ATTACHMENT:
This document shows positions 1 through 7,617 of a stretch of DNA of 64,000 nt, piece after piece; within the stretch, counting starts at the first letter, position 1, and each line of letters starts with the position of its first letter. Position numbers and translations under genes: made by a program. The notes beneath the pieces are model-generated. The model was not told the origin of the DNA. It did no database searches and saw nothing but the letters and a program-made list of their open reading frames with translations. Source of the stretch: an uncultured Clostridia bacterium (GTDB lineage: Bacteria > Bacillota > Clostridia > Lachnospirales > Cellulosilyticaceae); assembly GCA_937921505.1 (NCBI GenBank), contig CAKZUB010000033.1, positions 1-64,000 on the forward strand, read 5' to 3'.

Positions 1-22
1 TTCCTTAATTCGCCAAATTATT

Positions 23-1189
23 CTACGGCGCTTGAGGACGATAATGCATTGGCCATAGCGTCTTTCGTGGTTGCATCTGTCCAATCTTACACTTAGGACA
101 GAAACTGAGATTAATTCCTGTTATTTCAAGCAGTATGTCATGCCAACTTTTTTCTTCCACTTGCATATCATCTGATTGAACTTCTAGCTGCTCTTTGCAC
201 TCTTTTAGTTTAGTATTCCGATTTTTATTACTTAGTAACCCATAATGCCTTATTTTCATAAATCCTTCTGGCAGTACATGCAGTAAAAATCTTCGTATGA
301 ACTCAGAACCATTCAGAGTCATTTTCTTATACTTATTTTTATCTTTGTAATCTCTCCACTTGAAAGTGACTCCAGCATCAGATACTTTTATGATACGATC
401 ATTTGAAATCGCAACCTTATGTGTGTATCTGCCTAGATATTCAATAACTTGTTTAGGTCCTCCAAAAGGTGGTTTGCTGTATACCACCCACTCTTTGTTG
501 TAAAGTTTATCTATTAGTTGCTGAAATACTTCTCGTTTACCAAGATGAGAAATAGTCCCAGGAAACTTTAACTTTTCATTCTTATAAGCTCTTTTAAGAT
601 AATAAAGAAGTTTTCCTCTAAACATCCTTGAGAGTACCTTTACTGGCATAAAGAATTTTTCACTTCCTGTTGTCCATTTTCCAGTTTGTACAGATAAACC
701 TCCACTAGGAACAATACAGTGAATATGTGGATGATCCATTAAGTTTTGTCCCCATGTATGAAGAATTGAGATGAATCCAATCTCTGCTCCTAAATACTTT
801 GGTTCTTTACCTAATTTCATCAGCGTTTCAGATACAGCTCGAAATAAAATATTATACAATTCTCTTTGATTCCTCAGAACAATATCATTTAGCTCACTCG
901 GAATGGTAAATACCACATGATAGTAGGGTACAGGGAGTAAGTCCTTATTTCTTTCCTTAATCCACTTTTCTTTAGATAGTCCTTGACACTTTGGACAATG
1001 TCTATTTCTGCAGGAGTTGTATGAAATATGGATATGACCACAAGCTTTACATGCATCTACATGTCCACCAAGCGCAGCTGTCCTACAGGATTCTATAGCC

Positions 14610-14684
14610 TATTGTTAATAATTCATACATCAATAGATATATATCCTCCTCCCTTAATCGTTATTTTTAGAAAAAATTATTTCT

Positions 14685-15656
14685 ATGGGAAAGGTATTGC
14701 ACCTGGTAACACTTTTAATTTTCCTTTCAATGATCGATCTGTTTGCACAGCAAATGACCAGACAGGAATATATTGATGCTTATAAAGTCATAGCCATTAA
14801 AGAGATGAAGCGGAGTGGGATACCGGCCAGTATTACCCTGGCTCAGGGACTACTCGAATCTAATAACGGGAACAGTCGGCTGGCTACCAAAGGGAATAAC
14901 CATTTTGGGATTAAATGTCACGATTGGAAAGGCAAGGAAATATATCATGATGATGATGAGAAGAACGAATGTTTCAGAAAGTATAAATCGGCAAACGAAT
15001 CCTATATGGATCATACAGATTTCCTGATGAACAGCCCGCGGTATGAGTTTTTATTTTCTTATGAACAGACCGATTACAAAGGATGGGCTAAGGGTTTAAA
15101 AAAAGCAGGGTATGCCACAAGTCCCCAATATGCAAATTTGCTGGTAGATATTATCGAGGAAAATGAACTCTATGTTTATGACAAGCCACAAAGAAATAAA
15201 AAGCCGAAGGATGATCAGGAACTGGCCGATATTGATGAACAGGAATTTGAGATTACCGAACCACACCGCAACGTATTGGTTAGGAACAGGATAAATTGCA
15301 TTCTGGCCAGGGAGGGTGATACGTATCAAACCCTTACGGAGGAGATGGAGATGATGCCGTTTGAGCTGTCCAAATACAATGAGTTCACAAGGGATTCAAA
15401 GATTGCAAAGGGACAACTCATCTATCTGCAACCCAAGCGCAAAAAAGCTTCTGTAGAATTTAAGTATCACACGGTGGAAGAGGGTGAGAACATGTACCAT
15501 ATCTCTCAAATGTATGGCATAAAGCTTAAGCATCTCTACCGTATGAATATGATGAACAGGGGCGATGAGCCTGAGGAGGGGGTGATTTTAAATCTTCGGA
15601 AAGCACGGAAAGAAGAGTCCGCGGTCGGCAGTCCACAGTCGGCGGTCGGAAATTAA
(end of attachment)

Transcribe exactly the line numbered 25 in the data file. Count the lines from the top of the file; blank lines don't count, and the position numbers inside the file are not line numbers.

15201 AAGCCGAAGGATGATCAGGAACTGGCCGATATTGATGAACAGGAATTTGAGATTACCGAACCACACCGCAACGTATTGGTTAGGAACAGGATAAATTGCA